St Emilion is one of Bordeaux's largest producing appellations, producing more wine than Listrac, Moulis, St Estèphe, Pauillac, St Julien and Margaux put together. St Emilion has been producing wine for longer than the Médoc but its lack of accessibility to Bordeaux's port and market-restricted exports to mainland Europe meant the region initially did not enjoy the commercial success that funded the great châteaux of the Left Bank.
St Emilion itself is the prettiest of Bordeaux's wine towns, perched on top of the steep limestone slopes upon which many of the region's finest vineyards are situated. However, more than half of the appellation's vineyards lie on the plain between the town and the Dordogne River on sandy, alluvial soils with a sprinkling of gravel.
Further diversity is added by a small, complex gravel bed to the north-east of the region on the border with Pomerol. Atypically for St Emilion, this allows Cabernet Franc and, to a lesser extent, Cabernet Sauvignon to prosper and defines the personality of the great wines such as Ch. Cheval Blanc.
In the early 1990s there was an explosion of experimentation and evolution, leading to the rise of the garagistes, producers of deeply-concentrated wines made in very small quantities and offered at high prices. The appellation is also surrounded by four satellite appellations, Montagne, Lussac, Puisseguin and St. Georges, which enjoy a family similarity but not the complexity of the best wines.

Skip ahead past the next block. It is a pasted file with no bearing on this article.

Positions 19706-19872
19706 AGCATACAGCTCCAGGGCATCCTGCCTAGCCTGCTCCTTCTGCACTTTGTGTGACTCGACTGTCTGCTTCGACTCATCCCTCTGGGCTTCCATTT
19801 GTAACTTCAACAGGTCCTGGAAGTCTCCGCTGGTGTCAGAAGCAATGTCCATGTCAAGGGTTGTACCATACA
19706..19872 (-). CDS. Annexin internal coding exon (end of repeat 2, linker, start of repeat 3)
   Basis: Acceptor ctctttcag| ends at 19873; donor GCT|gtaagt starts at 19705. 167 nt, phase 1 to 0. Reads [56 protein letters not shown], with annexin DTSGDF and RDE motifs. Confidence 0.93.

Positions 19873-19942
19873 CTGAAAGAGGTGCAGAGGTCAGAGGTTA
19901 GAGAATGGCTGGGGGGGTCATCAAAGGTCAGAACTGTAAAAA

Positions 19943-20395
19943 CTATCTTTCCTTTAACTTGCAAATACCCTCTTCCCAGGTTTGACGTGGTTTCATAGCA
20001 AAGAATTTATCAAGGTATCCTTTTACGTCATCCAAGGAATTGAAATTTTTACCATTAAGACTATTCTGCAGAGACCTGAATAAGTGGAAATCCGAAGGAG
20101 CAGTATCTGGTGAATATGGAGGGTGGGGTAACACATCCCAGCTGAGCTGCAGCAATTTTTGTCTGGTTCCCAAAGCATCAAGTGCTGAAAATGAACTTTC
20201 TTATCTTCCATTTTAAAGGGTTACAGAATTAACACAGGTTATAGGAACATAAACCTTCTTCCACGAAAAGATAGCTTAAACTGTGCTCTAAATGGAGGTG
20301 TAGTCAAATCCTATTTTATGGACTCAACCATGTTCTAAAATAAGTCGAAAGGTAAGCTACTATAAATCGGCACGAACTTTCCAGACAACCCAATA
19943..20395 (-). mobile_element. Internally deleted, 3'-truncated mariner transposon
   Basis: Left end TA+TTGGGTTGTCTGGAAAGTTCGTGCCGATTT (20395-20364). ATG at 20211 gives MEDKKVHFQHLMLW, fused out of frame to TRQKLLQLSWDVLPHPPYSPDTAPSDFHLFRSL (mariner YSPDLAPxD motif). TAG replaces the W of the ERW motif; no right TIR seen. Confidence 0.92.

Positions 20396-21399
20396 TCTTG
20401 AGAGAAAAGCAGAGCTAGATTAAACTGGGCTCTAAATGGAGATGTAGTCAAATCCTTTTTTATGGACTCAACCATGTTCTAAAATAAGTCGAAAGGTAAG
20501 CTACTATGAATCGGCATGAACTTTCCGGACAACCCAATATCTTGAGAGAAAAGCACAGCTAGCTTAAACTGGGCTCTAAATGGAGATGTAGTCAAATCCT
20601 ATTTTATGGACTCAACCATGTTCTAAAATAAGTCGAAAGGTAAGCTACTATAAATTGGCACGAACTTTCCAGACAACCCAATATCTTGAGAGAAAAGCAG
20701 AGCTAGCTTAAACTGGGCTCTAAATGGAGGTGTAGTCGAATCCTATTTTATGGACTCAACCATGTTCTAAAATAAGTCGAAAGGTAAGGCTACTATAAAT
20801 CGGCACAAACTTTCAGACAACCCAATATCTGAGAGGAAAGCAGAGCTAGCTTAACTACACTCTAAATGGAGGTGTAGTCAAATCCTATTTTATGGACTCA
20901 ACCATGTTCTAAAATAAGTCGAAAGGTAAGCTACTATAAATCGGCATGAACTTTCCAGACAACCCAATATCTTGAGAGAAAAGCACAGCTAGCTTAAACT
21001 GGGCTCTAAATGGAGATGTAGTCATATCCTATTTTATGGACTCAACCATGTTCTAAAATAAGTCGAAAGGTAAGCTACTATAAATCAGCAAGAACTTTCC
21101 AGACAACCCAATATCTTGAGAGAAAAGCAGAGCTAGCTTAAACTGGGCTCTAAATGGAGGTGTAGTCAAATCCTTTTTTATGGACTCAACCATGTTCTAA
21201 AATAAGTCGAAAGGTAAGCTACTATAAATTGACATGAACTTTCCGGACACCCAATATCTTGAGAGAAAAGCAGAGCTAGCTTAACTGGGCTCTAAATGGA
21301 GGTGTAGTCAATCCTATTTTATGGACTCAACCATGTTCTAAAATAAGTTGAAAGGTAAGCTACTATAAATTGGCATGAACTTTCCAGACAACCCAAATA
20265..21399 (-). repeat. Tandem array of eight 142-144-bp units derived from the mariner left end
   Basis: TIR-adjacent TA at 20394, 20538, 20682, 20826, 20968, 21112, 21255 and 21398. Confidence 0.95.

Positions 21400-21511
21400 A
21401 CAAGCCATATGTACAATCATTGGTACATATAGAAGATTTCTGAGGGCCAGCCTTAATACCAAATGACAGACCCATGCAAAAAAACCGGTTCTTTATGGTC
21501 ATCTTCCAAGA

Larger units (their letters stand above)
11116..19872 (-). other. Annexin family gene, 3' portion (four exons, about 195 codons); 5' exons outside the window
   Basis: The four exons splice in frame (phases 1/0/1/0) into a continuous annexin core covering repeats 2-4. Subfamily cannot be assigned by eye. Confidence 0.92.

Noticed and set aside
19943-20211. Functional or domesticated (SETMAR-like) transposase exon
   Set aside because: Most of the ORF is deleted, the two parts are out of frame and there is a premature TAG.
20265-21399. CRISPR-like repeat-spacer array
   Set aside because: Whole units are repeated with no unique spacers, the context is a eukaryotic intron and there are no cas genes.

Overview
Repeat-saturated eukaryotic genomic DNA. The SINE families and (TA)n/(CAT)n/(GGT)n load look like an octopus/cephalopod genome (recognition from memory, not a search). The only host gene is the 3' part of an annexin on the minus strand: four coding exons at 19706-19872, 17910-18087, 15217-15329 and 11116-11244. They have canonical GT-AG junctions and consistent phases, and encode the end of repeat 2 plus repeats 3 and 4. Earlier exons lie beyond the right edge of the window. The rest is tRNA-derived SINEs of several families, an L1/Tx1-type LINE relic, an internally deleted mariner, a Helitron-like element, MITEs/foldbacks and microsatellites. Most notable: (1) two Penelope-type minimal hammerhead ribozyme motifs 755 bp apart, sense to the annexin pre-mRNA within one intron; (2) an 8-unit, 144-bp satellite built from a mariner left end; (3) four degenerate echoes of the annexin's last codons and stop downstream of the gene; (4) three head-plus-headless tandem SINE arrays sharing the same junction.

St Emilion was first officially classified in 1954, and is the most meritocratic classification system in Bordeaux, as it is regularly amended. The most recent revision of the classification was in 2012
Merlot and Cabernet Franc are grape varieties commonly used in Bordeaux-style blends, particularly in the Bordeaux region of France. When these two grapes are blended, they can create a wine that combines the best characteristics of each variety.
Merlot is known for its smoothness, soft tannins, and ripe fruit flavours. It often contributes black cherry, plum, and chocolate flavours to the blend. The grapes are relatively easy to grow and ripen earlier than other Bordeaux varieties, making them versatile for blending.
Cabernet Franc, on the other hand, adds structure, depth, and complexity to the blend. It typically brings aromas of red fruits such as raspberry and strawberry, along with herbal notes like bell pepper and tobacco. These grapes have thinner skins and can be more challenging to cultivate, requiring specific growing conditions to reach their full potential.
When Merlot and Cabernet Franc are combined, the result is a well-balanced wine with various flavours and aromas. The blend often exhibits a Bordeaux wine's medium to full body, along with a smooth texture and moderate tannins. The specific flavour profile can vary depending on the proportions of each grape in the blend and the terroir and winemaking techniques employed.